In a blog entry at Grantland, writer Patrice Evans heaps heavy praise on neo-soul group the Roots, who just released their 10th studio album, Undun. The CD has received such critical acclaim that it's high time to big-up the group as "America's Band," he writes.
I know what you’re thinking. Actually, I have no idea. But among the infinitude of thoughts might be the stray notion that technically, yes, there’s no such thing as “America’s Band.” You’ve Googled, and there’s no reality show. No Twitter account. No Tumblr. The Facebook page doesn’t exist. Nada, zero, zilch. Only a 404 error message and you have no idea what to click on.
It’s also possible, being that your brain is such a dominant beast of thinkerly thinking, that in close proximity to the previous brain flash you’re now wondering how, in a variety of ways, this Q&A lacks logical consistency. In search of America’s band we have old bands, new bands, non-American bands? Also missing are all the rest of the bands? What are the rules? I don’t know the rules! I only know the answers. But in search of the best question, here’s four primary lines of argument to focus on:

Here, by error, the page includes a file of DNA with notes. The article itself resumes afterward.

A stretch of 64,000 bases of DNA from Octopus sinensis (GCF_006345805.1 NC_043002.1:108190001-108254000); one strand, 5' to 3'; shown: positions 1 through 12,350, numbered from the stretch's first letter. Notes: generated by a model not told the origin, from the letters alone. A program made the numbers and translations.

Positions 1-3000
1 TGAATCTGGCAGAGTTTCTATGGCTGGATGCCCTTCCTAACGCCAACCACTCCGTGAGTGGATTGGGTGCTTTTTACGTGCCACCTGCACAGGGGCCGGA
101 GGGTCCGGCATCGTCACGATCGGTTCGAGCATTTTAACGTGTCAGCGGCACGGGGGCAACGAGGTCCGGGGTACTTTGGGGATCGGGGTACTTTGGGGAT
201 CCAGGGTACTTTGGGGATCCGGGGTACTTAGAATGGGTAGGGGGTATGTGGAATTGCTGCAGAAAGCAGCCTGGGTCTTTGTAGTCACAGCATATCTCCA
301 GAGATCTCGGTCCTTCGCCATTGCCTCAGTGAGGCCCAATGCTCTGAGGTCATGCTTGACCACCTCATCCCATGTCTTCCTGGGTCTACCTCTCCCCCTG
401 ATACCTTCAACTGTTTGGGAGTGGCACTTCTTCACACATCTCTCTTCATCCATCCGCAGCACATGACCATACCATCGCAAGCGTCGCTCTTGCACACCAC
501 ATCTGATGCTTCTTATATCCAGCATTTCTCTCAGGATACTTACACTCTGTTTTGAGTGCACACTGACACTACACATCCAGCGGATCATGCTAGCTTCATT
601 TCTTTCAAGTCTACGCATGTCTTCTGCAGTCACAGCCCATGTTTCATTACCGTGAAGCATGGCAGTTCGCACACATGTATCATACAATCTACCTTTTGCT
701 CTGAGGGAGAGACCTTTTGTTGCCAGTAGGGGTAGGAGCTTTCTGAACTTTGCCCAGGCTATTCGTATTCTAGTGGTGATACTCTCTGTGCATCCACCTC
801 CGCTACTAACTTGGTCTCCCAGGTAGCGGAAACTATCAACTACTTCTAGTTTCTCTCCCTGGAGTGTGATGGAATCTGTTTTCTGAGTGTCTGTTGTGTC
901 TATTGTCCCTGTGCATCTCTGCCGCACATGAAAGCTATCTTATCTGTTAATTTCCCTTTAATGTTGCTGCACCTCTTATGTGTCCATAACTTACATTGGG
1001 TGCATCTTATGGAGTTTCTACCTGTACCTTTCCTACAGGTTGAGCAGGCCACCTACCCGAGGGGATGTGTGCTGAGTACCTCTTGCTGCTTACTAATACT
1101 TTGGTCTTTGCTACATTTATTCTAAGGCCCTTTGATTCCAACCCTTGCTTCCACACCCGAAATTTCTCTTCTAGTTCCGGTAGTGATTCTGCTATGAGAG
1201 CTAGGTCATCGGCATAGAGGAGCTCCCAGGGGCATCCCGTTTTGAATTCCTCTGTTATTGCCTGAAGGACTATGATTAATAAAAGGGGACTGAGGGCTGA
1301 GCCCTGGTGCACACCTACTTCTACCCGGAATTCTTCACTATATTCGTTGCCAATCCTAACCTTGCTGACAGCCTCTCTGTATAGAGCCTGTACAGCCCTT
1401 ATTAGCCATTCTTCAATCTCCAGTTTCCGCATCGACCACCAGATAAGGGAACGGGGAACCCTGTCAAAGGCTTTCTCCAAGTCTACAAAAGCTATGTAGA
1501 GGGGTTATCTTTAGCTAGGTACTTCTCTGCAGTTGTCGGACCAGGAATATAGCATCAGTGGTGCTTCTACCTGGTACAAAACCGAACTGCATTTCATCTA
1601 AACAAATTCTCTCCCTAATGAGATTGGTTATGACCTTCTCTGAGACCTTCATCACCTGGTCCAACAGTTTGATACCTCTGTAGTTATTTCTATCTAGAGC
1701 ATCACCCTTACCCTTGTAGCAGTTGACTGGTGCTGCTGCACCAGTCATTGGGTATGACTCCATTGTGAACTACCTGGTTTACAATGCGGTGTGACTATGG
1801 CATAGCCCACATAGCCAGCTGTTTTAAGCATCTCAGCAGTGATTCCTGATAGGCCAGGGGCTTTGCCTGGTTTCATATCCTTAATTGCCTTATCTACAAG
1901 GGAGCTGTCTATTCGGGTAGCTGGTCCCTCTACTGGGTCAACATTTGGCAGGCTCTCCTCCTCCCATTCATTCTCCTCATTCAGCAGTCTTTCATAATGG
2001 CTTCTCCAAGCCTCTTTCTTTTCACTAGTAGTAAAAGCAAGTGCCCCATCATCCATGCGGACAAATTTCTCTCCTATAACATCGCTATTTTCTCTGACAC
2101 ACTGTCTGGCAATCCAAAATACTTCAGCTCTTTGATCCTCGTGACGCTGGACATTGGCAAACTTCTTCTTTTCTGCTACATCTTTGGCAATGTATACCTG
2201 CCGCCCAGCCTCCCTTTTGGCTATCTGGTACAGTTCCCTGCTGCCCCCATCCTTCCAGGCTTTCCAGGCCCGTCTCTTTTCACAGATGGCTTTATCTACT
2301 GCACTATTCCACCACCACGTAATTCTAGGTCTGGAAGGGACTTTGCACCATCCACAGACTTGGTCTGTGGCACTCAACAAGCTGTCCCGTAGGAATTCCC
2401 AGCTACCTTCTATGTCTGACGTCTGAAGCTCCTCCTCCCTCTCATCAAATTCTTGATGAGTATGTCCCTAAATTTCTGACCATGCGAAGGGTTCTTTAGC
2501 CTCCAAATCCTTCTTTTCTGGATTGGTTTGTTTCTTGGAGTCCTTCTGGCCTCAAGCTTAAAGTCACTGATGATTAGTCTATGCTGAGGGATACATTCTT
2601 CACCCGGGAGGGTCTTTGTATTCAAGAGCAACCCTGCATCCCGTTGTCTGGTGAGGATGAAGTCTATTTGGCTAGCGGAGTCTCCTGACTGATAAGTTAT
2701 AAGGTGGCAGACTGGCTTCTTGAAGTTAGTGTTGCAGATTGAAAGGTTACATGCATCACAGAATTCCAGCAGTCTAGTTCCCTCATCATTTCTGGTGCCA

The Generational Argument: This allows us to scratch off The Beatles, The Beach Boys, The Rolling Stones, etc. and move on with our lives!
The Genre Argument: Rock music is no longer the centerpiece of the music conversation. This is in some ways an old, outdated argument, but then again there’s the recent GQ’s “Gods of Rock” co-opting Wayne, Em, Badu, and of course there’s the Rock and Roll Hall of Fame as one of our most distinguished musical honors. That’s racist! (Just kidding.) This argument doesn’t scratch any band off the list, but it does mute the immediate reflex to say “Nirvana!” or “Radiohead!” (Brits in our head, man.)
Read Patrice Evans' entire column at Grantland.